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External Validation of 3D Spatial Dose-Response Mapping for Toxicity Subsequent to Pelvic Radiotherapy

M Marcello1 , A Kennedy2 , A Haworth3 , L Holloway4,5,6 , J Dowling7,8 , P Greer8,9 , S Gulliford10,11 , D Dearnaley11 , M Sydes12 , E Hall11 , J Denham8,9 , M Ebert1,2*, (1) University Of Western Australia, Perth, Australia,(2) Sir Charles Gairdner Hospital, Perth, Australia,(3) University of Sydney, Camperdown, NSW, Australia, (4) Liverpool Hospital, Sydney, Australia,(5) University of New South Wales, Sydney, Australia,(6) University of Wollongong, Wollongong, ,(7) CSIRO, Brisbane, Australia,(8) University of Newcastle, Newcastle, Australia,(9) Calvary Mater Newcastle, Newcastle, Australia,(10) University College London Hospital, London, London, United Kingdom, (11) Institute for Cancer Research, Sutton, United Kingdom, (12) University College London, London, United Kingdom,


(Tuesday, 7/16/2019) 9:30 AM - 10:00 AM

Room: Exhibit Hall | Forum 7

Purpose: To derive spatial, anatomically-localised associations between planned dose and treatment-induced toxicity following pelvic radiotherapy, and to establish consistency across diverse external data sets.

Methods: Radiotherapy planning data was obtained from three prospective prostate radiotherapy trials, RADAR (N=754), RT01 (N=399) and CHHiP (N=259), together with participant follow-up information describing genitourinary (GU) and gastrointestinal (GI) toxicities. CT images were used to deform patient geometries to a common template and the deformations applied to planned dose distributions summed as equivalent dose. Voxel-level associations were assessed against GI and GU toxicities via Cox regression, a multiple-comparisons permutation test and using feature reduction via regularization in a multi-voxel model. Such associations were formed across the three data sets, as well as for the combined data, and the spatial patterns compared.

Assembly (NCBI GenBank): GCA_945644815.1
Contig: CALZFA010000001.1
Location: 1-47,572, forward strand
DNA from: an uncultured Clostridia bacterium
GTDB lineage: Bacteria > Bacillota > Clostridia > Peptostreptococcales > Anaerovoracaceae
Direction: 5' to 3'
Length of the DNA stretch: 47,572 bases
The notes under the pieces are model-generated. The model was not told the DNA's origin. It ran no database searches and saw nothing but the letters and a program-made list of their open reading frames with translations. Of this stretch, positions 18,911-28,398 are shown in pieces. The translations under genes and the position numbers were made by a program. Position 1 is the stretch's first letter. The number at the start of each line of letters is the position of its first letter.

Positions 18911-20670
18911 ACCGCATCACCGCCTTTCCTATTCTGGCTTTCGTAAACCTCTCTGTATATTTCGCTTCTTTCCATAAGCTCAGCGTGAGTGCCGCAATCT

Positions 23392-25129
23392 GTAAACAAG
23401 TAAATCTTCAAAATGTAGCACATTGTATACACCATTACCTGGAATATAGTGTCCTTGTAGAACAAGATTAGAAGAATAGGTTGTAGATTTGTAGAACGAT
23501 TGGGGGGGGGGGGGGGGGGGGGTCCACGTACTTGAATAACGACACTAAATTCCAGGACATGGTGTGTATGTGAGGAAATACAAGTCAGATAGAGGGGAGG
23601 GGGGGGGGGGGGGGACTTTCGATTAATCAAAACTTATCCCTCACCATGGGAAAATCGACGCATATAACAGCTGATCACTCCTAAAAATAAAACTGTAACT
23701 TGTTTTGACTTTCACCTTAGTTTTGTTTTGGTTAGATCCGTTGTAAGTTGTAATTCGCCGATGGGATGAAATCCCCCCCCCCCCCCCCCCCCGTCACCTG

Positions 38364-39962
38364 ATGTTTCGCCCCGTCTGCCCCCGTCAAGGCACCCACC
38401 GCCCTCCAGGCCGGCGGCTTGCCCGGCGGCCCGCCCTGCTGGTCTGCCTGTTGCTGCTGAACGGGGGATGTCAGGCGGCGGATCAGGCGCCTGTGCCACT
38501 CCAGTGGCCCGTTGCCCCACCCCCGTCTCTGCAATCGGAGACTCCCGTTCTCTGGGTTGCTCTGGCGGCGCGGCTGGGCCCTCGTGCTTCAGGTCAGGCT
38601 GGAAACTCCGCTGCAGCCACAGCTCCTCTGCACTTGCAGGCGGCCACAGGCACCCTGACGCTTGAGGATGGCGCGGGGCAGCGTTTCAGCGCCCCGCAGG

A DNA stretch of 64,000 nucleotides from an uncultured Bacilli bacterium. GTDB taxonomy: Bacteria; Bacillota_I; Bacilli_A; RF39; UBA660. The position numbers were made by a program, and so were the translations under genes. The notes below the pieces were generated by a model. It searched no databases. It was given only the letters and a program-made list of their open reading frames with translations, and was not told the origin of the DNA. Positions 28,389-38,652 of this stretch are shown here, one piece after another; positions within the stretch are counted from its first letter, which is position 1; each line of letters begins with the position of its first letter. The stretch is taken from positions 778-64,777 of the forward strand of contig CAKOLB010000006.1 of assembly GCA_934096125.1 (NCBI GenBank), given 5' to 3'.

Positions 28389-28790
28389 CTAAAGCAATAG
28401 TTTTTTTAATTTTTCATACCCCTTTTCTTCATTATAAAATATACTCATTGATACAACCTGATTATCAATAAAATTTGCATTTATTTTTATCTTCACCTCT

Results: Multiple spatial regions were found where increasing dose was associated with both increased and decreased rates of toxicity. Consistency between data sets was variable, with the beam arrangements employed within each related clinical trial having a strong influence over derived associations. For GU toxicity, dysuria consistently showed increased incidence with dose to the distal urethra, and haematuria with dose to the posterior bladder for RADAR and combined data, though not for CHHiP and RT01. For GI toxicity, RADAR and RT01 revealed the influence of rectal dose at the level of the prostate for bleeding, whilst for tenesmus, RADAR indicated a strong influence of dose to the peri-prostatic space and CHHiP indicated a strong influence of lateral beams inferior to the prostate.

Conclusion: Spatial (voxel level) dose-response assessment has revealed anatomically-localised associations. Such associations are dependent on the extent of diversity in the underlying patient dosimetric data, and show variable consistency between disparate data sets. Increased availability of planned, and delivered, radiotherapy dose information is needed to facilitate this type of approach.

Funding Support, Disclosures, and Conflict of Interest: Supported by the Australian Government National Health and Medical Research Council (APP1077788).


Radiation Effects, Clinical Trials, Statistical Analysis


TH- Radiobiology(RBio)/Biology(Bio): RBio- LQ/TCP/NTCP/outcome modeling

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